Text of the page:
Saturday, July 23, 2011
Fitch declares default, Greece pledges no let-up on debt
(Reuters) - Fitch ratings agency declared Greece would be in temporary default as the result of a second bailout, which Athens said had bought it breathing space.
But the agency pledged to give Greece a higher, "low speculative grade" after its bonds had been exchanged and said Athens now had some hope of tackling its debt mountain, which most economists still expect to force a deeper restructuring in the future.
An emergency summit of leaders of the 17-nation currency area agreed a second rescue package on Thursday with an extra 109 billion euros ($157 billion) of government money, plus a contribution by private sector bondholders estimated to total as much as 50 billion euros by mid-2014.
Under the bailout of Greece, which supplements a 110 billion euro rescue plan by the European Union and the International Monetary Fund in May last year, banks and insurers will voluntarily swap their Greek bonds for longer maturities at lower rates.
"Fitch considers the nature of private sector involvement… to constitute a restricted default event," said David Riley, Head of Sovereign Ratings at Fitch.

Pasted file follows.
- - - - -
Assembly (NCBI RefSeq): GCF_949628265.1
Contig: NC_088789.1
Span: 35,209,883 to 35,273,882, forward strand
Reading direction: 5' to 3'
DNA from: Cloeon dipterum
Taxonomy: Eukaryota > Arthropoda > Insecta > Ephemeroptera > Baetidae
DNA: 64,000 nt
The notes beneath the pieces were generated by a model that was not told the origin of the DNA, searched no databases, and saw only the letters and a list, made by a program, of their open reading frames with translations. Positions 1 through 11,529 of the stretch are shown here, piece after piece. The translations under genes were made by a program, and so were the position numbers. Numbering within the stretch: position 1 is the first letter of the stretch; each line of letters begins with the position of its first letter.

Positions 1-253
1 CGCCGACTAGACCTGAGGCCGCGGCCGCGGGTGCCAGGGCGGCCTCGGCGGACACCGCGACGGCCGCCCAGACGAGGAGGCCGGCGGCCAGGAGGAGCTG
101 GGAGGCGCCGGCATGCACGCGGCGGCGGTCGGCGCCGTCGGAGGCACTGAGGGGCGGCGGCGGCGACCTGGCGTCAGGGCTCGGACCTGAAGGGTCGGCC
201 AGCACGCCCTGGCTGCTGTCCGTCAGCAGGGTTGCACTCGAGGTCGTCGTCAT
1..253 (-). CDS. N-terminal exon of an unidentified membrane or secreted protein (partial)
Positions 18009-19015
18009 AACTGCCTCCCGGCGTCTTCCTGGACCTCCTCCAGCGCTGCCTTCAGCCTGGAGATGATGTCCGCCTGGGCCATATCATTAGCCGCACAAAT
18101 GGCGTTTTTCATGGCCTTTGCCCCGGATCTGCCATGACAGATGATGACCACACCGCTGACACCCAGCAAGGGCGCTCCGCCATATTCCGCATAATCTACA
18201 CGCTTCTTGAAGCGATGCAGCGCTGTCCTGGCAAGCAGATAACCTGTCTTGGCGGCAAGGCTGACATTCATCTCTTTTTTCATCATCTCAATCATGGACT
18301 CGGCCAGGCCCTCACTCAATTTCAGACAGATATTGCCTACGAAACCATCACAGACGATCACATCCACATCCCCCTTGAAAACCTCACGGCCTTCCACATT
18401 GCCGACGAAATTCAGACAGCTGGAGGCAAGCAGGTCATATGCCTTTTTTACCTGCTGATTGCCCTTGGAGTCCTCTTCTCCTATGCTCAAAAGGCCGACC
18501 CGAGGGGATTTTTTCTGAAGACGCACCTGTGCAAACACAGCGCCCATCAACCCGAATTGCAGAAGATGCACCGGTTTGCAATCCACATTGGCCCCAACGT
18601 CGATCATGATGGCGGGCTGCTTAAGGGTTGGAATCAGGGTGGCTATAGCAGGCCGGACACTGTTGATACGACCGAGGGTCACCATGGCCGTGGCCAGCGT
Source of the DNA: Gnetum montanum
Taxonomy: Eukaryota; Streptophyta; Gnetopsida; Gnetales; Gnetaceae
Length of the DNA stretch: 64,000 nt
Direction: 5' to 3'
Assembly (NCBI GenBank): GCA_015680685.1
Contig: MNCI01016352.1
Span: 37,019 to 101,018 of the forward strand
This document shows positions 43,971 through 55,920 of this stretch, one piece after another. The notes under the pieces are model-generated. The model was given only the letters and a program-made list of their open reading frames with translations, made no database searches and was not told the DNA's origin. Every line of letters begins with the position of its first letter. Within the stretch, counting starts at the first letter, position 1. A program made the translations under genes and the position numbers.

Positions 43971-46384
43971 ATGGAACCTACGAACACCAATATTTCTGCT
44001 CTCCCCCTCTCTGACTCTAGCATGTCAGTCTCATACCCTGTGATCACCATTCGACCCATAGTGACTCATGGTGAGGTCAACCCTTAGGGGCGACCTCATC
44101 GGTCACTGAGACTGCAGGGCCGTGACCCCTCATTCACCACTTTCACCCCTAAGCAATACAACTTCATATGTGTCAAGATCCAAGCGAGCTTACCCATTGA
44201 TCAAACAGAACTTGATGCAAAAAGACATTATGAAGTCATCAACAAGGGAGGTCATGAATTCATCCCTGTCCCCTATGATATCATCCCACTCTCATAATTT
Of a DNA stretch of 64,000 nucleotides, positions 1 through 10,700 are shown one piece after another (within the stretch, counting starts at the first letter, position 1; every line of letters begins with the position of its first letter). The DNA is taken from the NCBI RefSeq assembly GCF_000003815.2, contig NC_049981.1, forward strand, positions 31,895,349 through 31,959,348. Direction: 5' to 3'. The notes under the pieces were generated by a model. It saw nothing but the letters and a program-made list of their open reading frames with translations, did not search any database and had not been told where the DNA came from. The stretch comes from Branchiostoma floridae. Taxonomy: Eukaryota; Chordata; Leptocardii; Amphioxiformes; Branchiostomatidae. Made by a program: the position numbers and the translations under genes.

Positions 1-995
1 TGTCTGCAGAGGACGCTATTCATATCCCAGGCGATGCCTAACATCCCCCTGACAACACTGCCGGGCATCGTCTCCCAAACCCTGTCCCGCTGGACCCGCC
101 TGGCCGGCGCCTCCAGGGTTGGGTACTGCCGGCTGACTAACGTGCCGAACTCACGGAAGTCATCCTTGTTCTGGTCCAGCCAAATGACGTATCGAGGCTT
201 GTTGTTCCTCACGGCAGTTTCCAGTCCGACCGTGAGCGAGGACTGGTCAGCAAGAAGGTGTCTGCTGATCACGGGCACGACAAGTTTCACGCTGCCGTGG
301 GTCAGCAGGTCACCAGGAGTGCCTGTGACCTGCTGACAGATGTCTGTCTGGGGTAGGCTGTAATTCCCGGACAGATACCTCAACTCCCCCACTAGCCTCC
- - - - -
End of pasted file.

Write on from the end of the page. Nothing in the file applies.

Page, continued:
"However, the reduction in interest rates and extension of maturities potentially offers Greece a window of opportunity to regain solvency, despite the formidable challenges that it faces," he said.
The summit agreed the region's rescue fund, the European Financial Stability Facility, will be allowed to buy bonds in the secondary market if the European Central Bank deems that necessary to fight the crisis.
It can also for the first time give states precautionary credit lines before they are shut out of credit markets, and lend governments money to recapitalise banks, both moves which Germany blocked earlier this year. For more visit Reuters
Posted by Lee Universal Enterprises at 10:27 PM